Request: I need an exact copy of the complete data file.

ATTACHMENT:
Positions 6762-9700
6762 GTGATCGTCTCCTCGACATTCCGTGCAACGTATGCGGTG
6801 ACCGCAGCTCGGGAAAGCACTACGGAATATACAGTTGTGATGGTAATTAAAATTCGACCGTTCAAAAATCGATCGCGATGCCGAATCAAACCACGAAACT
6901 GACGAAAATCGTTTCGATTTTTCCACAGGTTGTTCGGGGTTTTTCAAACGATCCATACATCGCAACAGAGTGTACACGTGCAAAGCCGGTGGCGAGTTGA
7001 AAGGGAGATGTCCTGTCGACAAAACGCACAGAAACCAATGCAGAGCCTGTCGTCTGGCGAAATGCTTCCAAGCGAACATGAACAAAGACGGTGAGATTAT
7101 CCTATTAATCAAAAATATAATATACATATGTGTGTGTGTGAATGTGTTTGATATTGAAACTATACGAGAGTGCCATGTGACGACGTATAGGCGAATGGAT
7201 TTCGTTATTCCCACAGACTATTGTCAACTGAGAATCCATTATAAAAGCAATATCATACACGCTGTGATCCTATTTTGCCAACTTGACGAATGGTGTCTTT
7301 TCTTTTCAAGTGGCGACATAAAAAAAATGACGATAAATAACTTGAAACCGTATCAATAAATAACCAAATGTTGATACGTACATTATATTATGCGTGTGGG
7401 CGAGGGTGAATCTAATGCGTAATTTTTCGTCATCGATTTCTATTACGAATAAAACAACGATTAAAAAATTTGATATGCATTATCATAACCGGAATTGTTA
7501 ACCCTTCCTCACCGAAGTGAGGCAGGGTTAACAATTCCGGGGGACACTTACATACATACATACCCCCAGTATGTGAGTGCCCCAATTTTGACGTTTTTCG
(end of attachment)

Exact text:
Positions 6762-9700
6762 GTGATCGTCTCCTCGACATTCCGTGCAACGTATGCGGTG
6801 ACCGCAGCTCGGGAAAGCACTACGGAATATACAGTTGTGATGGTAATTAAAATTCGACCGTTCAAAAATCGATCGCGATGCCGAATCAAACCACGAAACT
6901 GACGAAAATCGTTTCGATTTTTCCACAGGTTGTTCGGGGTTTTTCAAACGATCCATACATCGCAACAGAGTGTACACGTGCAAAGCCGGTGGCGAGTTGA
7001 AAGGGAGATGTCCTGTCGACAAAACGCACAGAAACCAATGCAGAGCCTGTCGTCTGGCGAAATGCTTCCAAGCGAACATGAACAAAGACGGTGAGATTAT
7101 CCTATTAATCAAAAATATAATATACATATGTGTGTGTGTGAATGTGTTTGATATTGAAACTATACGAGAGTGCCATGTGACGACGTATAGGCGAATGGAT
7201 TTCGTTATTCCCACAGACTATTGTCAACTGAGAATCCATTATAAAAGCAATATCATACACGCTGTGATCCTATTTTGCCAACTTGACGAATGGTGTCTTT
7301 TCTTTTCAAGTGGCGACATAAAAAAAATGACGATAAATAACTTGAAACCGTATCAATAAATAACCAAATGTTGATACGTACATTATATTATGCGTGTGGG
7401 CGAGGGTGAATCTAATGCGTAATTTTTCGTCATCGATTTCTATTACGAATAAAACAACGATTAAAAAATTTGATATGCATTATCATAACCGGAATTGTTA
7501 ACCCTTCCTCACCGAAGTGAGGCAGGGTTAACAATTCCGGGGGACACTTACATACATACATACCCCCAGTATGTGAGTGCCCCAATTTTGACGTTTTTCG